Sedra Shorts

Ideas and commentaries on the weekly Torah readings.

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Location: Bet Shemesh, Israel

I taught Tanach in Immanuel College, London and in Hartman, Jerusalem. I was also an ATID fellow for 2 years. At present, I work for the Lookstein Center for Jewish Education in the Diaspora, in Bar-Ilan University, Israel. The purpose of this blog is to provide "sedra-shorts", short interesting ideas on the weekly Torah reading. Please feel free to use them and to send me your comments.

Wednesday, February 07, 2007

Parshat Yitro

The Chosen People

In this week's parsha, God offers the Jewish people the Torah. By accepting it, they become the chosen people, "you shall be to Me a treasure out of all peoples" (Shemot 19:5).

It is interesting to note that all peoples throughout the world have considered their cultures and religions to be superior to all others. Is the Jewish concept of "chosen people" just another puerile, immature concept that all humanity seems to posses, or is there something more to it?

In order to examine the concept, we need to examine the deal that God made with Israel.

"You shall be to Me a treasure out of all peoples, for Mine is the entire earth.You shall be to Me a kingdom of priests and a holy nation" (ibid 5-6).

In these pesukim, it is clear that God is not rejecting the rest of humanity. To begin with God states that "the entire earth", i.e. the rest of humankind, is His and furthermore he declares Israel to be "a kingdom of priests". If Israel is the priest, then the rest of humanity is the congregation.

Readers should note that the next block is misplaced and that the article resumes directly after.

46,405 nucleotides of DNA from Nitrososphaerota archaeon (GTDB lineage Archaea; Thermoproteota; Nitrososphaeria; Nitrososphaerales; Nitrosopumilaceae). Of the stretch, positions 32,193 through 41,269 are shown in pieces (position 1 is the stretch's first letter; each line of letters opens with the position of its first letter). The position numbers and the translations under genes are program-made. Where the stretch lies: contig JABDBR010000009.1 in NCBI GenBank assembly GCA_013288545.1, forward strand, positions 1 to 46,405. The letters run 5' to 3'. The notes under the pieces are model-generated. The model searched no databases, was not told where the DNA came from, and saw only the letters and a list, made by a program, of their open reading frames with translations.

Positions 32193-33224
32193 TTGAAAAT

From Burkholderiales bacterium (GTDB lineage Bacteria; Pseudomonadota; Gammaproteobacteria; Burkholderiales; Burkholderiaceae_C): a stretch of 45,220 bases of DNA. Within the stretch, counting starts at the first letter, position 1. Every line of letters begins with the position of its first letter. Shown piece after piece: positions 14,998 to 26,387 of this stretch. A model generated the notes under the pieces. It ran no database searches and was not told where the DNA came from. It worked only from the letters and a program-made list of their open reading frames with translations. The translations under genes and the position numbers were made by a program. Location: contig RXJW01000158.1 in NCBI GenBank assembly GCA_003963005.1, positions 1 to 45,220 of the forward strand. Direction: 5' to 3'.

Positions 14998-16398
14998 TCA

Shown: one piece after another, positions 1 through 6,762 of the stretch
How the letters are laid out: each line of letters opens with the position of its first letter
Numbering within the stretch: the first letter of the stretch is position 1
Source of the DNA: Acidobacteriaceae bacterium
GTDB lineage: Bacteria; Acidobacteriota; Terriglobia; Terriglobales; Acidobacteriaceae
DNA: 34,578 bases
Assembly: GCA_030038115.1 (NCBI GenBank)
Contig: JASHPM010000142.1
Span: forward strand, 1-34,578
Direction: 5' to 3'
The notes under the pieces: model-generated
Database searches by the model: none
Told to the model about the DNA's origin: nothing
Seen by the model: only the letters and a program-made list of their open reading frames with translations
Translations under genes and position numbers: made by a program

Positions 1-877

God is not stating that it Israel is chosen and that all the other nations are rejected. On the contrary, He has selected Israel for a special role among all the nations, that of priest, i.e. teacher. Just as the priest is no better or more loved than the Levite, Israel is no better or more loved than other nations. Quite the reverse, because God loves all of humanity and wants them to be close to Him, He has selected Israel to be the priest that enables that to be achieved.

As the prophet states, Israel is to be "a light unto the nations" (Isaiah 42:6), the beacon to humanity as to how to gain communion with God.

The modern world shuns and rightly so, the concept of superiority among nations. Many Jews who have misunderstood the concept of "chosen people" have therefore, been embarrassed of their calling. This is unfortunate. Jews should be proud of their mission, for without it, there would be no purpose to being a Jew.

Indeed, Amos told a sinful Israel: "Are you not as the children of Kush unto Me, O children of Israel? says the Lord. Have not I brought up Israel out of the land of Egypt, and the Philistines from Caphtor, and Aram from Kir?" (Amos 9:7)

The mission is what we were chosen for. Without it, we will go the same way as Kush, the Philistines and the Arameans.

Last years' Sedra Short on Parshat Yitro, entitled: "Midyan, Amalek and Matan Torah" appears at


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